[extropy-chat] Evolution questions
robert.bradbury at gmail.com
Sun Mar 5 05:36:21 UTC 2006
On 3/4/06, spike <spike66 at comcast.net> wrote:
> Google is your friend.
Sometimes... It depends on how much one knows and how narrow the topic is.
If you have precise keywords I think Wikipedia is a better place to start.
If you hand "politics" to Google it gets you 900 million references. Even
"artificial intelligence" gets you 90 million. In Wikipedia you get 1 entry
for each or in some cases a page for disambiguation. Usually the entries
have a set of references pointing you to the rest of the related "body of
knowledge". With Google you are going to have to work to get those. Where
Google may excel is when you have something which is at the intersection
between one or more areas. For example (politics "artificial intelligence")
gets you ~3.5 million pages (cutting things down by 1-2 orders of
magnitude). That is still a lot to wade through but its a lot less than
either topic alone. I also doubt that Wikipedia has an entry about the
intersection between those two subjects.
Google Scholar solves some of this if you are looking for the cutting edge
research but this process is going to be problematic until you can request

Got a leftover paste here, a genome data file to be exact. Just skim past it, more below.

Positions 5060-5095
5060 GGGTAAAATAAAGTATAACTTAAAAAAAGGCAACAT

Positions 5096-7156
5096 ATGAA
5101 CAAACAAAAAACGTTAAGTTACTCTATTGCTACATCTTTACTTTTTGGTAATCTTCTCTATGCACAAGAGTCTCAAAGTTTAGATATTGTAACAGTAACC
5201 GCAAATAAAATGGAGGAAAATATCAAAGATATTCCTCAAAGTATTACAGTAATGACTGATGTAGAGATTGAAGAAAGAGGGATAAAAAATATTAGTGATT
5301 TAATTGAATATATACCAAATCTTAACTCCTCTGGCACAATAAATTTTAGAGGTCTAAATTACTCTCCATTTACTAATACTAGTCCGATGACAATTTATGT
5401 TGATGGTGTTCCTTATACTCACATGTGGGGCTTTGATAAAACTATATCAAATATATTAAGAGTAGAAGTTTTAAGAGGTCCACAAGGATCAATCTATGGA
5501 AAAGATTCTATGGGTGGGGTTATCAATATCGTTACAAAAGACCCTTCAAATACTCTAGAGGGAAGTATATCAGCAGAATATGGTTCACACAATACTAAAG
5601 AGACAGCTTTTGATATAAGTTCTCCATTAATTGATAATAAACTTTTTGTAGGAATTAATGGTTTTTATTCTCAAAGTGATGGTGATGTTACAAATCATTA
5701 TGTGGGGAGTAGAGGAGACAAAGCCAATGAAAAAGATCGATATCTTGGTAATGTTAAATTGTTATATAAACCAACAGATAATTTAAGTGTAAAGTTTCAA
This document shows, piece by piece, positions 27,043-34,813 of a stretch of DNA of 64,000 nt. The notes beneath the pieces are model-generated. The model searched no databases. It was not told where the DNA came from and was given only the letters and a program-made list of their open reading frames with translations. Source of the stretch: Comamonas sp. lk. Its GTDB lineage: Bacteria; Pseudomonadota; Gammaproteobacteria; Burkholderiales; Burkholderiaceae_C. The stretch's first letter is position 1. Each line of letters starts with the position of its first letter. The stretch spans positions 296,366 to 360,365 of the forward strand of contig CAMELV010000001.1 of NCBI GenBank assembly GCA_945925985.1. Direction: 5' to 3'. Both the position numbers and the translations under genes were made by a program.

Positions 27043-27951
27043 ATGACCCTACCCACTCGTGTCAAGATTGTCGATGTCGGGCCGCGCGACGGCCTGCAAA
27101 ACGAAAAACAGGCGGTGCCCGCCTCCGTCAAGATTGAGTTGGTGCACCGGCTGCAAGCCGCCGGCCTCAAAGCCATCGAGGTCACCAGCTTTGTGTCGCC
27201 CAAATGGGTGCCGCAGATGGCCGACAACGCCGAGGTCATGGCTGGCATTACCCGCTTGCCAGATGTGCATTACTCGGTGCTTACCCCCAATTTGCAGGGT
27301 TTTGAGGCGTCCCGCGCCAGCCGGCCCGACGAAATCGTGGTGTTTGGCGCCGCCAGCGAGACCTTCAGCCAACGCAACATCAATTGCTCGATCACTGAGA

information based on your level of knowledge in an area (e.g. elementry,
junior, high school, undergraduate, graduate, top 5 people in the world,
Where it will become easier is when one can have topic-map displays of
collections of information based on the concepts of "local attractors".
This is similar to the "related articles" selection in PubMed but I think
they had to use a supercomputer to do the groupings (on a database which
only has something like 10 million short abstracts). I think I have seen it
on one or more news sites as well (CNET perhaps?) but I think they confined
it to their own news articles which is a small dataset. I don't think even
Google has the computer power to map the document family intersections for
all of the documents on the web. If anyone knows of sites which do a
particularly good job on this, particularly if they display the information
as a visual graph, please let me know.
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